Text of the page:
By most reasonable measures, the dispute between the U.S. bishops and the Obama administration over the Department of Health and Human Services’ contraception mandate in the Affordable Care Act should have ended with the Feb. 1 announcement of an amended rule.
That it hasn’t says more about a deep division within the United States Conference of Catholic Bishops than it does about the administration’s willingness to move quite a distance in meeting the wishes of Catholic leaders.
The fundamental objection to the original rule was its use of a controversial, four-part definition of what constitutes a religious institution. The definition, a sharp departure from precedent, severely narrowed the meaning of religious institution in a way that set up an unnatural division between houses of worship and a church’s ministry.
As the point was adequately made earlier, and several times on these pages, Catholics don’t believe that the practice of faith ends at the front door of the church. The most legitimate expression of faith occurs in the wider community.
That four-part definition was rescinded in the revised rule and replaced by a definition that has been in place in the federal tax code for decades. In that vein, churches, their ministry arms and self-insured religious organizations are exempt from the mandate to provide universal, inexpensive contraception to employees.
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Under the new rules, women who work at exempt (or accommodated, in the rule’s language) organizations can obtain contraceptive coverage from a plan administrator who will be reimbursed via the exchanges being set up by the Affordable Care Act.
Cardinal Timothy Dolan, president of the USCCB, has argued in a response to the new rules that such a provision still means that all employees, even of church ministries, will ultimately have access to contraceptives. That is a bit like arguing that all drug stores should close because the Catholic church objects to contraceptives.
The church, in various forums, has urged that this not be viewed as a debate over contraception but as a debate over religious freedom, that the church should not be coerced to do what it sees as contrary to its teaching.
But Dolan raises that very prospect by arguing that “private individuals” would receive “no conscience protection at all.” The reality is that any Catholic employer in the private sector, for instance, who objects to artificial contraception but yet insures employees through private companies is, in the grand scheme of things, betraying his conscience. Regardless of the coverage one chooses, premiums paid to a private insurance pool ultimately fund all manner of coverage, including contraception and abortion.
The bottom line: With the new rules, the church, its ministries included, does not have to negotiate with companies providing contraception coverage nor does it have to provide the coverage. Some of its employees may well opt to take such coverage. But that is merely reflective of another reality: The only constituency remaining within the church that might — might — muster a majority in favor of the church’s teaching on artificial birth control is the bishops.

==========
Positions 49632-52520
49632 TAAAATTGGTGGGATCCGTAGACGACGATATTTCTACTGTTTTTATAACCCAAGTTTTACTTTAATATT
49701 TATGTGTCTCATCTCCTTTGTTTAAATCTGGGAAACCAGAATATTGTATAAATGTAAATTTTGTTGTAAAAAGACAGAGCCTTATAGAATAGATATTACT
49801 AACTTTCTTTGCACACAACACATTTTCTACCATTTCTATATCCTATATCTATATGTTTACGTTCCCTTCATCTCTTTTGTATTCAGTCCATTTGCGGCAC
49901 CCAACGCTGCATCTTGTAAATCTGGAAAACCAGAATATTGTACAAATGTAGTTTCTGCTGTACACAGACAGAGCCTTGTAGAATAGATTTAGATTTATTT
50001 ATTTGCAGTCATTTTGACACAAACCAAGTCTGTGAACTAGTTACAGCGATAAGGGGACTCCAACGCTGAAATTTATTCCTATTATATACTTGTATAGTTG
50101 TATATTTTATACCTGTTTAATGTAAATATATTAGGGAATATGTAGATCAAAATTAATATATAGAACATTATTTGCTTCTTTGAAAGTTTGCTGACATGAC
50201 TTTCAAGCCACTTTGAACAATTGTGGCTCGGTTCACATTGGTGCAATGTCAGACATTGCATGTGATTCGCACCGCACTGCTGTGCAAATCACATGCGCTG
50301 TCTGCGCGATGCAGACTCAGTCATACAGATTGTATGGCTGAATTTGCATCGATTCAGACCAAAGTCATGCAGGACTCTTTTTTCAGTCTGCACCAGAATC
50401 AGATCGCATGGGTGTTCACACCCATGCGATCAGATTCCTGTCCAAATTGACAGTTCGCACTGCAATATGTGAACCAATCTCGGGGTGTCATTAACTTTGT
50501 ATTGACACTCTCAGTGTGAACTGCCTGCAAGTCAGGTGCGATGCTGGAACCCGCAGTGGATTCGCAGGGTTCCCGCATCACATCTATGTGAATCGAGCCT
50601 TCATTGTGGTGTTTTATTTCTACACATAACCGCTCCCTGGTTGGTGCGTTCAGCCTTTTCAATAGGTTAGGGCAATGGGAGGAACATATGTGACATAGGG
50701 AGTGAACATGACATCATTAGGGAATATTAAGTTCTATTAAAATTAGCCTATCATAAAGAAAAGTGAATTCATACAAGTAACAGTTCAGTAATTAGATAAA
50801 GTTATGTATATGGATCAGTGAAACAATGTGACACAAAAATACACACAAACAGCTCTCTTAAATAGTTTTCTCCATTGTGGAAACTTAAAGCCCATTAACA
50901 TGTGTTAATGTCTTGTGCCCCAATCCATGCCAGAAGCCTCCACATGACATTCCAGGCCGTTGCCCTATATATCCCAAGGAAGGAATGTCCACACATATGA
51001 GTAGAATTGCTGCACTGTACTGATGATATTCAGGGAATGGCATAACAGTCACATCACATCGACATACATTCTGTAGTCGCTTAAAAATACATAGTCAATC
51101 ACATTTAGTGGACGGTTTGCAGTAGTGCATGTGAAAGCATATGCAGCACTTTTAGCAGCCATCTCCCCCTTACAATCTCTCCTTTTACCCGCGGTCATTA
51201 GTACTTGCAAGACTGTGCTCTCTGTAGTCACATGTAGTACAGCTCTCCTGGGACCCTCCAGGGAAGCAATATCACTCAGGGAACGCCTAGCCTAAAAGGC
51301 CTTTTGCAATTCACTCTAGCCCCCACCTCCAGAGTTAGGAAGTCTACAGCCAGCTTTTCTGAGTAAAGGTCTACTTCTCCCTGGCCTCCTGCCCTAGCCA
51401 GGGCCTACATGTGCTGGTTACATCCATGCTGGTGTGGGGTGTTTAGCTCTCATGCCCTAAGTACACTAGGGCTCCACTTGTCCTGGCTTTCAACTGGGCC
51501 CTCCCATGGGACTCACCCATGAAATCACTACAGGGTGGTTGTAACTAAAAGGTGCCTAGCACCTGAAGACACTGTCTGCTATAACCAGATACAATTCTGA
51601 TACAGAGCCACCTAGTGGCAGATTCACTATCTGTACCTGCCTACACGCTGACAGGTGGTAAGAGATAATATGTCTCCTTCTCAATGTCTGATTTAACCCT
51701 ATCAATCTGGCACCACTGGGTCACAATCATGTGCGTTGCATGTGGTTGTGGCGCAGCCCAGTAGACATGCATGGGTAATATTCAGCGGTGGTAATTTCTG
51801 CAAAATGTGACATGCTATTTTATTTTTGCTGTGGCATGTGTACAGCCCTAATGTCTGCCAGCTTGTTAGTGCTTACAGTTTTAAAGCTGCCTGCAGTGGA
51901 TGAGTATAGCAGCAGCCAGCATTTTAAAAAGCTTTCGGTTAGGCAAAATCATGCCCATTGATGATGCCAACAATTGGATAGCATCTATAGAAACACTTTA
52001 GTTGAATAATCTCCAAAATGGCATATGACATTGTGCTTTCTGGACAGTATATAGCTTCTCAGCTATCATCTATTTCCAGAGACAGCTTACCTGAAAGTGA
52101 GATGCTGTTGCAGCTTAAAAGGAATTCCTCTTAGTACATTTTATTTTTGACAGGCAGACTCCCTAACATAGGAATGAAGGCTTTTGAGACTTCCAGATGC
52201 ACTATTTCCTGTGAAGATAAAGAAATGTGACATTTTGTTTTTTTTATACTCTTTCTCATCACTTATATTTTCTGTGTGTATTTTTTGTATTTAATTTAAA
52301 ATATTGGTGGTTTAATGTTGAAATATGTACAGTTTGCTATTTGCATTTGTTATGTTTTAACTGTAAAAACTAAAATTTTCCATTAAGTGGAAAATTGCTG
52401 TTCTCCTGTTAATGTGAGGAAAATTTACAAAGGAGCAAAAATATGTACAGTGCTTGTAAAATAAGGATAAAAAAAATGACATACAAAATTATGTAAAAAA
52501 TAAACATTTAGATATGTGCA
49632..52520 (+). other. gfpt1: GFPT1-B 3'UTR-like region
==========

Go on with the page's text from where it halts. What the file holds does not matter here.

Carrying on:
The administration, which won the last election and along with it the Catholic vote, owed little, politically, to the bishops. The Catholic hierarchy was one of the major blocs publically opposing Obama’s signature legislation, the Affordable Care Act. Among them were members who voiced crude and outlandish personal attacks on the president during the campaign.
In short, the bishops received a gift. The alternative to accepting it with some grace is extended litigation on matters that need not be litigated with money that would serve more compelling needs elsewhere.
The fact that so much media attention is now spent on parsing the reactions of different factions of the conference shows the locus of the real story. What precisely did Dolan mean by his response? Were the rather intemperate remarks of Archbishop Charles Chaput of Philadelphia a direct challenge to Dolan? Can the most extreme and vociferous of the hierarchy be controlled? Can the conference reach some kind of consensus on this?
What the conference is revealing is the tug from at least two directions that will become increasingly telling in the weeks and months ahead.
On one side are, for lack of a better term, the traditionalist bishops in the sense of those who see the conference as a prudent, mediating force in the culture, grounded in the teaching of the church yet keenly aware that the political arena in the United States is not a Catholic cathedral, it is a place where we Americans learn to accommodate each others’ differences.
On the other side are those whose language turns apocalyptically purple at the slightest agitation, the partisans who speak only in absolutes and whose worldview requires enemies in every corner. Such intransigence only provides a greater rationale for those who wish to marginalize the church. They can’t accept a near-total victory on this matter of the HHS mandate because it would signal the end of a fight they relish.
Worse than being transparently ungracious and nakedly partisan, the culture warrior bishops compromise the church’s opportunities to weigh in on the important matters of gun control and immigration reform coming up quickly. If they were to get things to go their way half as much on those issues as they have on the HHS mandate, we could all feel much better for the prevailing winds in the culture.